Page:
Salmonella is the name of a group of bacteria. In the United States, it is a common cause of foodborne illness. Salmonella occurs in raw poultry, eggs, beef, and sometimes on unwashed fruit and vegetables. You also can get infected after handling pets, especially reptiles like snakes, turtles, and lizards.
Symptoms usually last 4-7 days. Your health care provider diagnoses the infection with a stool test. Most people get better without treatment. Infection can be more serious in older adults, infants, and people with chronic health problems. If Salmonella gets into the bloodstream, it can be serious. The usual treatment is antibiotics.
Typhoid fever, a more serious disease caused by Salmonella, is not common in the United States. It frequently occurs in developing countries.
NIH: National Institute of Allergy and Infectious Diseases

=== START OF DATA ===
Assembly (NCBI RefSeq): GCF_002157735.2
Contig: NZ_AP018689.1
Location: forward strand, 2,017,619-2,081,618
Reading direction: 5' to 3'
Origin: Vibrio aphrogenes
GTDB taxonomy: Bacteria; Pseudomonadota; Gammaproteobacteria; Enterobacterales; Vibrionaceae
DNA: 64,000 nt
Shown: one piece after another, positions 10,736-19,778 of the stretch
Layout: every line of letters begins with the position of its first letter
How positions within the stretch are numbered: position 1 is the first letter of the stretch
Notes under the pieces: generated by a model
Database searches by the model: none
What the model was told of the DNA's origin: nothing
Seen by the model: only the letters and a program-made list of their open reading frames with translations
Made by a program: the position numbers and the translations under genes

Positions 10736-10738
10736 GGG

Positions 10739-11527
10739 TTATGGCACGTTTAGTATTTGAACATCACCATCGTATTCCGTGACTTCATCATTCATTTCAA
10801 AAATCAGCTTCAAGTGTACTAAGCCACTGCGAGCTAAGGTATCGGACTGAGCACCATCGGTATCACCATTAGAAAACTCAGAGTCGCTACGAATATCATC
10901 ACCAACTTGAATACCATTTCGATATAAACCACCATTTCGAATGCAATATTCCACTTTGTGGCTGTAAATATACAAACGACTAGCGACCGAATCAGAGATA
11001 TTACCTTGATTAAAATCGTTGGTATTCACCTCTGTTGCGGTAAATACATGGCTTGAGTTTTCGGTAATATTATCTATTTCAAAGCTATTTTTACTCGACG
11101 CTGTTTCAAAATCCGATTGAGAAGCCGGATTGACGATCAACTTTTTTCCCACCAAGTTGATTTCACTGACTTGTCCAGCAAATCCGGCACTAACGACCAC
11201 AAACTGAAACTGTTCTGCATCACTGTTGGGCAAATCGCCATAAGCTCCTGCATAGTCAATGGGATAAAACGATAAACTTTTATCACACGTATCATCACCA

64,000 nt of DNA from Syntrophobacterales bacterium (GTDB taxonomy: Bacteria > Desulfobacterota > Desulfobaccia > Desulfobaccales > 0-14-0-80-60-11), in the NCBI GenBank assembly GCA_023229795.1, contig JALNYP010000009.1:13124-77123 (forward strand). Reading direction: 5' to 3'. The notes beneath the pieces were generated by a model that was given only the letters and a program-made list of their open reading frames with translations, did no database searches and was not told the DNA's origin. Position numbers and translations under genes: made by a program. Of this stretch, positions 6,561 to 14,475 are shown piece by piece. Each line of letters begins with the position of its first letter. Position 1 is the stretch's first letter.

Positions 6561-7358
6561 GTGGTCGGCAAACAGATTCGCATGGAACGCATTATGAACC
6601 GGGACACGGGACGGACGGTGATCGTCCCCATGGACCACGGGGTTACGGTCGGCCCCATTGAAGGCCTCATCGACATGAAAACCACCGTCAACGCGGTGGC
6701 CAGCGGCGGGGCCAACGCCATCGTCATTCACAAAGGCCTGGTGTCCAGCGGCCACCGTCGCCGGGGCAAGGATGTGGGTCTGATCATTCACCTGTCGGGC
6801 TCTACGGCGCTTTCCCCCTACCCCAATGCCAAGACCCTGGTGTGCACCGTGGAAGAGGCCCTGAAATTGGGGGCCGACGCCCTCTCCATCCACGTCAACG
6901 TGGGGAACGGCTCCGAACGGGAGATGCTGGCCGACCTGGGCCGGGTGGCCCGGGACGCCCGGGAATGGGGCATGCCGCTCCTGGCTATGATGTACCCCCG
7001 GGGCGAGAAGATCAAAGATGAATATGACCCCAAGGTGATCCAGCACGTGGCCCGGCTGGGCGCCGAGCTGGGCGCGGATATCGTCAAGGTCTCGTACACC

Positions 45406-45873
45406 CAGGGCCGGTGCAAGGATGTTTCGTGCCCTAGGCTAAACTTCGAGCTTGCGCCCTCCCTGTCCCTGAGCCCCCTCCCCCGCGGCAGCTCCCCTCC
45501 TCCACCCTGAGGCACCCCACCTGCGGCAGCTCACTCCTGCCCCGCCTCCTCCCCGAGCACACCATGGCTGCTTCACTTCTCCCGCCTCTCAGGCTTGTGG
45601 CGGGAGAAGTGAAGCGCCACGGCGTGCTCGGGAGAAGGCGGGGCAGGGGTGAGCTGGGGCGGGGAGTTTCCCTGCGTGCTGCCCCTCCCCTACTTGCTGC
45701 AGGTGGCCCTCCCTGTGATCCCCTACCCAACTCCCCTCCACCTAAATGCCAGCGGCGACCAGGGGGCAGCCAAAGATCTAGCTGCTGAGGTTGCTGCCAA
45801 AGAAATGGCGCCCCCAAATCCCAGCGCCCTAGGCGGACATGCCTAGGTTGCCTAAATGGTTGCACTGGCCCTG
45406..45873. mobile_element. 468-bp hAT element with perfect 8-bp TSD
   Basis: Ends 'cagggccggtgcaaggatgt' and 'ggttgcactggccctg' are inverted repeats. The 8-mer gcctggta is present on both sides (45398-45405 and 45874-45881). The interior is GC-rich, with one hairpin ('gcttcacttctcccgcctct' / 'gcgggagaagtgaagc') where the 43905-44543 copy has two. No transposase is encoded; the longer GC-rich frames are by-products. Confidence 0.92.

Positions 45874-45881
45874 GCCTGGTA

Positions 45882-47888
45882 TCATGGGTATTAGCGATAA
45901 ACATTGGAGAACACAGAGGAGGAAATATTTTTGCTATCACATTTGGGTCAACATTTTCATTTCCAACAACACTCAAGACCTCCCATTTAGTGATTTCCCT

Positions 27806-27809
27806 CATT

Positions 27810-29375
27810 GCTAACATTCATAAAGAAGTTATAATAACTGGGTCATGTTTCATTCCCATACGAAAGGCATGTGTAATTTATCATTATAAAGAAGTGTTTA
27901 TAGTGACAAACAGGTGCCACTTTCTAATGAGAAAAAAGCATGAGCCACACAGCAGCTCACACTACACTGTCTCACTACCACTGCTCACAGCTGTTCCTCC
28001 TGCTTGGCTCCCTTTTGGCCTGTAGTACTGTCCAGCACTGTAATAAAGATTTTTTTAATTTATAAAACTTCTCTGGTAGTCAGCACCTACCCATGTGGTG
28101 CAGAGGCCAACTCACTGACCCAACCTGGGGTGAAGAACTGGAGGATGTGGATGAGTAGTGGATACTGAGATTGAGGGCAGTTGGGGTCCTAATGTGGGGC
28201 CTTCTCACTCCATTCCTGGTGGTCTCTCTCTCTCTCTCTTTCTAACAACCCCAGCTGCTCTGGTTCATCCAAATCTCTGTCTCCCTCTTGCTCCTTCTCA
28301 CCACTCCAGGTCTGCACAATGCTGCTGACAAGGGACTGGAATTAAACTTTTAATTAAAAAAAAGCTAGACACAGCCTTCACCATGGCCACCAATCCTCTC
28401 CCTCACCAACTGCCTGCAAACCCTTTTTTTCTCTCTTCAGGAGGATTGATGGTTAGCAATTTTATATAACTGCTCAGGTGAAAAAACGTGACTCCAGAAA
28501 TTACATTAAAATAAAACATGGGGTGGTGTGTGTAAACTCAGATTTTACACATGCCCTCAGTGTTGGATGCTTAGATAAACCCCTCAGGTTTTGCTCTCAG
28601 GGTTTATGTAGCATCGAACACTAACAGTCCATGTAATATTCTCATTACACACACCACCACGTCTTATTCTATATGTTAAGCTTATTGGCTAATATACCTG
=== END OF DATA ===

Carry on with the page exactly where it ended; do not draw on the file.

Prevention and Risk Factors
- Enjoying Homemade Ice Cream without the Risk of Salmonella Infection (Food and Drug Administration)
- Salmonella Prevention (Centers for Disease Control and Prevention)
- Shell Eggs from Farm to Table (Department of Agriculture, Food Safety and Inspection Service)
- Tips to Reduce Your Risk of Salmonella from Eggs (Centers for Disease Control and Prevention) Also in Spanish
- Typhoid Vaccine (Centers for Disease Control and Prevention) - PDF Also in Spanish
- Travelers' Health: Typhoid and Paratyphoid Fever (Centers for Disease Control and Prevention)
- Typhoid Fever (VisualDX)
Statistics and Research
- Novel Structure and Function of Typhoid Toxin (National Institutes of Health)
Journal Articles References and abstracts from MEDLINE/PubMed (National Library of Medicine)
- Article: A Bayesian approach to modeling antimicrobial multidrug resistance.
- Article: The Interleukins Orchestrate Mucosal Immune Responses to Salmonella Infection in the...
- Article: Association Between a History of Nontyphoidal Salmonella and the Risk of...
- Salmonella Infections -- see more articles
Find an Expert
- Centers for Disease Control and Prevention Also in Spanish
- FoodSafety.gov (Department of Health and Human Services)
- National Institute of Allergy and Infectious Diseases
- Food Poisoning during Pregnancy (March of Dimes Birth Defects Foundation)